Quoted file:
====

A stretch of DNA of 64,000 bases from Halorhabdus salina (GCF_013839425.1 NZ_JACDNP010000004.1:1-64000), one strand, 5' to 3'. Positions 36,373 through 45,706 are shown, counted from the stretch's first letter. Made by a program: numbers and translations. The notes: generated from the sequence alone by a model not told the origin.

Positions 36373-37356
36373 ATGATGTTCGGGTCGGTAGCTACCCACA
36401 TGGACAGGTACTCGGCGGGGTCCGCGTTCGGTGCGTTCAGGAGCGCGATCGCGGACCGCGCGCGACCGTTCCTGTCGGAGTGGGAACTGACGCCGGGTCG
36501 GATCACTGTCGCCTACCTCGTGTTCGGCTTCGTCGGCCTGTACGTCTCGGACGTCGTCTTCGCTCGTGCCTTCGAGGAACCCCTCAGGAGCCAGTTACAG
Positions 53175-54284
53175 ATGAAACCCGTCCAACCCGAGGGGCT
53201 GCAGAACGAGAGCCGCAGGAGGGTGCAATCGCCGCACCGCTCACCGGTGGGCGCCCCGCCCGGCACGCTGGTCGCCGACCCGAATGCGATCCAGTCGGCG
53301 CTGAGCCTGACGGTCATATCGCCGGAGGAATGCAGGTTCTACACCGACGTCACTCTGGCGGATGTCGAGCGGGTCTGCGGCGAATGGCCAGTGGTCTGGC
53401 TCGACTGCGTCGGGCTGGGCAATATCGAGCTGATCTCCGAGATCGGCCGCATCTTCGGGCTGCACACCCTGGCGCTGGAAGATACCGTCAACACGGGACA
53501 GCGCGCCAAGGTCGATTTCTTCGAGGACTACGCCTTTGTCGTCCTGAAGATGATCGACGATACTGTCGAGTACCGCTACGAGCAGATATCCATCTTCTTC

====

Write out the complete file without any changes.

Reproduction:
A stretch of DNA of 64,000 bases from Halorhabdus salina (GCF_013839425.1 NZ_JACDNP010000004.1:1-64000), one strand, 5' to 3'. Positions 36,373 through 45,706 are shown, counted from the stretch's first letter. Made by a program: numbers and translations. The notes: generated from the sequence alone by a model not told the origin.

Positions 36373-37356
36373 ATGATGTTCGGGTCGGTAGCTACCCACA
36401 TGGACAGGTACTCGGCGGGGTCCGCGTTCGGTGCGTTCAGGAGCGCGATCGCGGACCGCGCGCGACCGTTCCTGTCGGAGTGGGAACTGACGCCGGGTCG
36501 GATCACTGTCGCCTACCTCGTGTTCGGCTTCGTCGGCCTGTACGTCTCGGACGTCGTCTTCGCTCGTGCCTTCGAGGAACCCCTCAGGAGCCAGTTACAG
Positions 53175-54284
53175 ATGAAACCCGTCCAACCCGAGGGGCT
53201 GCAGAACGAGAGCCGCAGGAGGGTGCAATCGCCGCACCGCTCACCGGTGGGCGCCCCGCCCGGCACGCTGGTCGCCGACCCGAATGCGATCCAGTCGGCG
53301 CTGAGCCTGACGGTCATATCGCCGGAGGAATGCAGGTTCTACACCGACGTCACTCTGGCGGATGTCGAGCGGGTCTGCGGCGAATGGCCAGTGGTCTGGC
53401 TCGACTGCGTCGGGCTGGGCAATATCGAGCTGATCTCCGAGATCGGCCGCATCTTCGGGCTGCACACCCTGGCGCTGGAAGATACCGTCAACACGGGACA
53501 GCGCGCCAAGGTCGATTTCTTCGAGGACTACGCCTTTGTCGTCCTGAAGATGATCGACGATACTGTCGAGTACCGCTACGAGCAGATATCCATCTTCTTC